In my late teens and well into my twenties I loved to pick wildflower bouquets.  Noticing a field with daisies, or black-eyed Susans, or yarrow or asters, I would stop my car or my bike and wade into the tall grasses and flowers.  I sometimes thought about the people who owned the fields where I picked flowers, but I was living mostly in the country, and there were pastures everywhere, often no where near a house, and I couldn’t imagine any one would mind me taking home a free bouquet.  When Eric and I got married, our bouquets were made with wildflowers.

In June, 1981, Eric and our good friend Anne and I bought the house where I still live.  The house is surrounded by fields and hay meadows and pastures.  The day we moved in I walked into the small field on the south side of the house and looked at the flowers — daisies, vetch, clover, Indian paintbrushes, wild multiflora roses.  They were all blooming among the tall grasses with their full seed heads, nodding back and forth in the wind.  I sat down in the field, happy and overcome with the thought that I now had my own wildflowers to pick. It felt remarkable that I didn’t have to stop at the side of the road any more and pick someone else’s flowers.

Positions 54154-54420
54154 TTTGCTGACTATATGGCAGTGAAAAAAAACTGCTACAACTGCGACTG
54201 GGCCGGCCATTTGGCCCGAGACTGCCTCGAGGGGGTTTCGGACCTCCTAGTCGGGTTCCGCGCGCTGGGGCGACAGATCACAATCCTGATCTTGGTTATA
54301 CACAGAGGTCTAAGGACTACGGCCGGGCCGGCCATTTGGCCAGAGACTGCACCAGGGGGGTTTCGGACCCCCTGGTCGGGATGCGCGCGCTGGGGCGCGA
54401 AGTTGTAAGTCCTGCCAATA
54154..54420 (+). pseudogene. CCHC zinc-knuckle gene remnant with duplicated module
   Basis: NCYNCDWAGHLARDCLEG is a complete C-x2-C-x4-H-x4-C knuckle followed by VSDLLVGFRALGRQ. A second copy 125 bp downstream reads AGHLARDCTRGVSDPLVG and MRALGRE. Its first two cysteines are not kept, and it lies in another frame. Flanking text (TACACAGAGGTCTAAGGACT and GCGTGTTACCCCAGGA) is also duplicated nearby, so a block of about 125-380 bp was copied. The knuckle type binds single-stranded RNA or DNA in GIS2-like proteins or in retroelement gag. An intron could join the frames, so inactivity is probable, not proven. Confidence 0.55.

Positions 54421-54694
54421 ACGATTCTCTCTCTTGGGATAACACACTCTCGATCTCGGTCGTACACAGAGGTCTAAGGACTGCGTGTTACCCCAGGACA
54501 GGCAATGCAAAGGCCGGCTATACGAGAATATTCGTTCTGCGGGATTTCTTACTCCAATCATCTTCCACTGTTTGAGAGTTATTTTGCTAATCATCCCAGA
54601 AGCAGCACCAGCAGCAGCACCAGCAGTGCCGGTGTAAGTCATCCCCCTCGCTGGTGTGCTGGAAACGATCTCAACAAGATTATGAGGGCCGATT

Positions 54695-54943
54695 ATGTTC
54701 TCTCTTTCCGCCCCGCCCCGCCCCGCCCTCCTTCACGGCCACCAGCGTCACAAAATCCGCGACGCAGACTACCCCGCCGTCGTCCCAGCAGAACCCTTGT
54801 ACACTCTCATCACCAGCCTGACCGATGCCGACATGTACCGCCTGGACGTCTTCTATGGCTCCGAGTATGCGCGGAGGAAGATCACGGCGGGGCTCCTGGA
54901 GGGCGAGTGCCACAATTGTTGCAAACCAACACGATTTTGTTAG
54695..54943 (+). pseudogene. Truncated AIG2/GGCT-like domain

Since then I’ve mostly created bouquets for my house from the flowers I grow in my garden — columbine and iris early in the season, then peonies and on to salvia and zinnias and cosmos and rudbekia.  But I still love a field in June, with its wild array of ever-changing flowers and its splashes of color — all, in many senses, for free.

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